I’ve never thought too much about the Israeli-Palistinian conflict. I remember hearing about it in the news growing up – stories usually more on the side of Israel’s point of view, rather than balanced reporting. After moving to Paris, I began reading news stories told from a different point of view, as France seemed more sympathetic to the Palestinian side than America is. But, really, I viewed this conflict as never-ending and didn’t read too many other sources for information.
After reading The Lemon Tree by Sandy Tolan, the power of storytelling gave me insights into both sides of this story that I hadn’t thought of before. As someone reading from her cozy armchair in front of the fire, many pieces of the conflict seemed easily solved. And yet, here I am, sitting on land that didn’t belong to me or my ancestors, that was taken from someone else long ago. The complications of land, of story, of history are complex and the longer a conflict goes unresolved, the more knotted the outcome is to untangle.
At the end of The Lemon Tree Dalia, an Israeli, realizes the privilege she has in listening to the Palestinian side of the conflict. She is able to find resolutions and compromise because she doesn’t have as much to lose – she isn’t a refugee nor has her land been reduced over the years with each “compromise.” She still doesn’t agree with her Palestinian friend, Bashir’s solutions, but she realizes the weight of privilege she brings to the conversation.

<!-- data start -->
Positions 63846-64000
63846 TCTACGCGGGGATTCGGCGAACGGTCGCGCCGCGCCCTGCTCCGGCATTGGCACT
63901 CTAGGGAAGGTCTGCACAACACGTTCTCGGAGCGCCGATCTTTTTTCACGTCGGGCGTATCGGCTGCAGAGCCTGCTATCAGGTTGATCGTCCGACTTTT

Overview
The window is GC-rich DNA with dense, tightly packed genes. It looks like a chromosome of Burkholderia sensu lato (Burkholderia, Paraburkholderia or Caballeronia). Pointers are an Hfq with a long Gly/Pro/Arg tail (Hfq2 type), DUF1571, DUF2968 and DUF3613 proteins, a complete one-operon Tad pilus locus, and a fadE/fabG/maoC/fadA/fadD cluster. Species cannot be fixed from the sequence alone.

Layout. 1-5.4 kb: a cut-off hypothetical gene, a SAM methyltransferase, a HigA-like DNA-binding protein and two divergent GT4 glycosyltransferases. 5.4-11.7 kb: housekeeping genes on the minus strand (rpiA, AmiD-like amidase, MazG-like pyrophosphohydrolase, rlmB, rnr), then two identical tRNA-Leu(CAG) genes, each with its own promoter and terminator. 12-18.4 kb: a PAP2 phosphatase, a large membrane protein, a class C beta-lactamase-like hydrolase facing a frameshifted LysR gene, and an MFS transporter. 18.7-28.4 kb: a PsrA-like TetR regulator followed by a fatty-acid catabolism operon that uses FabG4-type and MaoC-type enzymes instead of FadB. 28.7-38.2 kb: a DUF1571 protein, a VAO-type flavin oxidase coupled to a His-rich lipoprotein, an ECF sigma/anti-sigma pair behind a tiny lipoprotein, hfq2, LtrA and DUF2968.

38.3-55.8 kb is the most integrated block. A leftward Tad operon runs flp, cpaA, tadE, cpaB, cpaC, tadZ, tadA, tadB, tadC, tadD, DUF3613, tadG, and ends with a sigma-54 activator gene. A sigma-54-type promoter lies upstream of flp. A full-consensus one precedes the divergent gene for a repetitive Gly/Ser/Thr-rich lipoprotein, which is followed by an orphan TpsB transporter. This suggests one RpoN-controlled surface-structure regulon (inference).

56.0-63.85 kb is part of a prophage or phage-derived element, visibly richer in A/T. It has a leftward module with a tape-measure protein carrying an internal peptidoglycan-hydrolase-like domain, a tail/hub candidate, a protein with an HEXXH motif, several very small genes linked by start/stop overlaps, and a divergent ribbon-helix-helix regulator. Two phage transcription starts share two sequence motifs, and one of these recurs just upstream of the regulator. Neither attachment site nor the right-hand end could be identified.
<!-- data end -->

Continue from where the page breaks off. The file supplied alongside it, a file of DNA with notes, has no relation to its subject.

Her final realizations had me thinking about how we’re choosing to handle the conversations of privilege closer to home. It’s not just about me listening to people who are not being heard – though that is an important practice. It’s about me recognizing the weight of privilege I bring to conversations. Maybe I won’t agree with the proposed solutions or outcomes, but I need to remember my lens is that of someone whose privilege and assets are not being threatened.
How can I more effectively listen and join this conversation of reconciliation while recognizing my privilege? I can feel overwhelmed and feel that I have nothing to offer because I’m not being abused by any systems. And yet, listening and joining in the conversation is important – to speak up humbly to bring about my own point of view and to recognize that I have a unique perspective to offer, even if it is one of privilege.
How do you recognize your own privilege? Do you actively participate in conversations of reconciliation?
I read The Lemon Tree as part of SheLoves Magazine’s Red Couch Book Club. For thought-provoking books and discussion each month, I’d highly recommend checking it out!